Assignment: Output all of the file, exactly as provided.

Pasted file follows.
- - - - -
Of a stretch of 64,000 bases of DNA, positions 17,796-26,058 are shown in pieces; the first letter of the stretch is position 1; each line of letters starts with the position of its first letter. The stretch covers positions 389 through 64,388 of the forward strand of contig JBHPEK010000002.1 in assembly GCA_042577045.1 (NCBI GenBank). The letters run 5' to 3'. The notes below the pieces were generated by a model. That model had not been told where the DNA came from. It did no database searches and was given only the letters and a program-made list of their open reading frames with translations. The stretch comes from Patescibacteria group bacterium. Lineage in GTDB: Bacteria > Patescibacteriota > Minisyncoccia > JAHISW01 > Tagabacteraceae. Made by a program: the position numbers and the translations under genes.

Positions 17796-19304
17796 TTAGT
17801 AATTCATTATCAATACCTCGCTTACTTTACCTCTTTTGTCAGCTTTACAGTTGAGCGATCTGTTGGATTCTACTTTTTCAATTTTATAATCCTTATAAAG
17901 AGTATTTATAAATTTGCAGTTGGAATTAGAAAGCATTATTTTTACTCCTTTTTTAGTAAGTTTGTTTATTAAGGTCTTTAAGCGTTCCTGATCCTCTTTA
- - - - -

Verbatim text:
Of a stretch of 64,000 bases of DNA, positions 17,796-26,058 are shown in pieces; the first letter of the stretch is position 1; each line of letters starts with the position of its first letter. The stretch covers positions 389 through 64,388 of the forward strand of contig JBHPEK010000002.1 in assembly GCA_042577045.1 (NCBI GenBank). The letters run 5' to 3'. The notes below the pieces were generated by a model. That model had not been told where the DNA came from. It did no database searches and was given only the letters and a program-made list of their open reading frames with translations. The stretch comes from Patescibacteria group bacterium. Lineage in GTDB: Bacteria > Patescibacteriota > Minisyncoccia > JAHISW01 > Tagabacteraceae. Made by a program: the position numbers and the translations under genes.

Positions 17796-19304
17796 TTAGT
17801 AATTCATTATCAATACCTCGCTTACTTTACCTCTTTTGTCAGCTTTACAGTTGAGCGATCTGTTGGATTCTACTTTTTCAATTTTATAATCCTTATAAAG
17901 AGTATTTATAAATTTGCAGTTGGAATTAGAAAGCATTATTTTTACTCCTTTTTTAGTAAGTTTGTTTATTAAGGTCTTTAAGCGTTCCTGATCCTCTTTA